Jackson County prosecutors have filed criminal charges against an Independence man accused in a brutal assault outside Kansas City’s Arrowhead Stadium that raised concerns among local officials about 911 response times.
Johnathan Scaletty, 34, of Lee’s Summit, and his wife, Brandi, had floor seats for a Luke Combs concert at Arrowhead on June 10. The pair were in their vehicle, waiting out a burst of rain, after tailgating in the parking lot ahead of the show when the attack unfolded.
The Scalettys say a group of about a dozen people tried to open the rear hatch of their vehicle. After confronting them, Jonathan Scaletty was beaten severely, landing him in the hospital with a broken ankle, bruises to his face and cuts across his body.
The Scalettys said they called 911 as the group walked toward Arrowhead for the Luke Combs concert. After being put on hold, they waited an hour for an ambulance to get there, authorities said.
“It seemed like we weren’t helped or protected or safe at all even after we were reaching out for it,” Scaletty, a father of two and Ford assembly plant employee, told The Star during a June interview.
The alleged assailant charged by Jackson County prosecutors this week is Garrett Sage, 30. He is accused of first-degree assault, a Class A felony under Missouri law that carries a maximum sentence of 30 years in prison.
An arrest warrant issued for Sage on Monday calls for him to be held on a $50,000 bond. It was unclear as of Tuesday night whether Sage had been arrested as there was no court record indicating the arrest warrant had been served.
In identifying Sage as a suspect, detectives relied on an eyewitness who knew him and recalled seeing him “sucker punch” Scaletty in the parking lot. The witness said Sage put Scaletty in a chokehold and she believed Sage was “going to kill” him, a Kansas City detective wrote in charging documents.
The detective wrote in a probable cause affidavit that multiple bystanders came to the aid of the Scalettys before security and police officers arrived “an unknown span of time later.”
Detectives say Sage appears to have no criminal history. But they noted he “showed very violent and aggressive behaviors with no regard” for Scaletty’s wellbeing.
Court records did not list a defense attorney for Sage as of Tuesday.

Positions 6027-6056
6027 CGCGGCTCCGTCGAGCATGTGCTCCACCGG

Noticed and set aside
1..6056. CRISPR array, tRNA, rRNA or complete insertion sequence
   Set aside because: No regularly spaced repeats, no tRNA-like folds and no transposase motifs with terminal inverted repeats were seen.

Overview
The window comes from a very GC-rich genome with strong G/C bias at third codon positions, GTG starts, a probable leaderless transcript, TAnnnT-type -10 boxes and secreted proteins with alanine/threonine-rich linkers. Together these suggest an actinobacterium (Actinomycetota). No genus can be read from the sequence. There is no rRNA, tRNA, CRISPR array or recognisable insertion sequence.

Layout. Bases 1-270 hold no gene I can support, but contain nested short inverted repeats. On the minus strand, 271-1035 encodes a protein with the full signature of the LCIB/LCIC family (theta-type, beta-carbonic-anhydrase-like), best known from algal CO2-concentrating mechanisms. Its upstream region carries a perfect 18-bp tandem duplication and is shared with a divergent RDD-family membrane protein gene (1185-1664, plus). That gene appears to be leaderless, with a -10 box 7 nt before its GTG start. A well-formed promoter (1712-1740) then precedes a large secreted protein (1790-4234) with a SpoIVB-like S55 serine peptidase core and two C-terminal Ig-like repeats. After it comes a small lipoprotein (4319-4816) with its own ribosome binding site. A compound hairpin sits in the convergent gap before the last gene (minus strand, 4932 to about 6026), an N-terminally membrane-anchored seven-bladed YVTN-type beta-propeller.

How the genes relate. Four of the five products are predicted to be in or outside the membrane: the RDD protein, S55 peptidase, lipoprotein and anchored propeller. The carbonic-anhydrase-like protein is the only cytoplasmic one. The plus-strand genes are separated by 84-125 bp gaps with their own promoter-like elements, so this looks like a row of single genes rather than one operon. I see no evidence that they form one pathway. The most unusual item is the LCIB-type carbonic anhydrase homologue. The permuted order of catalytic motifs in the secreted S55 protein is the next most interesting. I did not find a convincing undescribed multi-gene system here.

Meanwhile, the concerns raised by the Scalettys about their 911 call came amid an ongoing conversation about slow emergency response times in Kansas City, where police have said there’s a shortage of dispatchers.
Kansas City police have said call logs show the Scalettys were on hold for approximately four minutes. Authorities have confirmed it took an hour for the ambulance to arrive.
The case quickly caught the attention of public officials, including Kansas City Mayor Quinton Lucas. The mayor, who has referenced his own firsthand problem with using 911, pointed to the incident as exemplative of “a crisis that needs to change immediately.”
For several years, Kansas City police have failed to meet the National Emergency Number Association call answering standards, according to data from the Mid-America Regional Council.
Targets set by the national group encourage 90% of calls to be answered within 15 seconds and 95% answered within 20 seconds.
In 2022, 65% of calls were answered within 15 seconds and about 87% of calls were answered within 20 seconds. During the month before Scaletty was assaulted, about 41% of calls were answered in 15 seconds and 45% within 20 seconds.
The issues with 911 wait times haveprompted Kansas City leaders to explore other options for handling emergency calls. Currently, the system operates under the administration of the Mid-America Regional Council, though the Kansas City Police Department answers all 911 calls made in the city.
Potential solutions to the problem of hold times include the creation of Kansas City’s own 911 call center. Leaders have also asked communications company Motorola, which makes equipment in the regional 911 system, to research and develop a way for an auto-attendant to help direct residents to specific emergency services.
The Star’s Robert A. Cronkleton, Luke Nozicka and Anna Spoerre contributed to this report.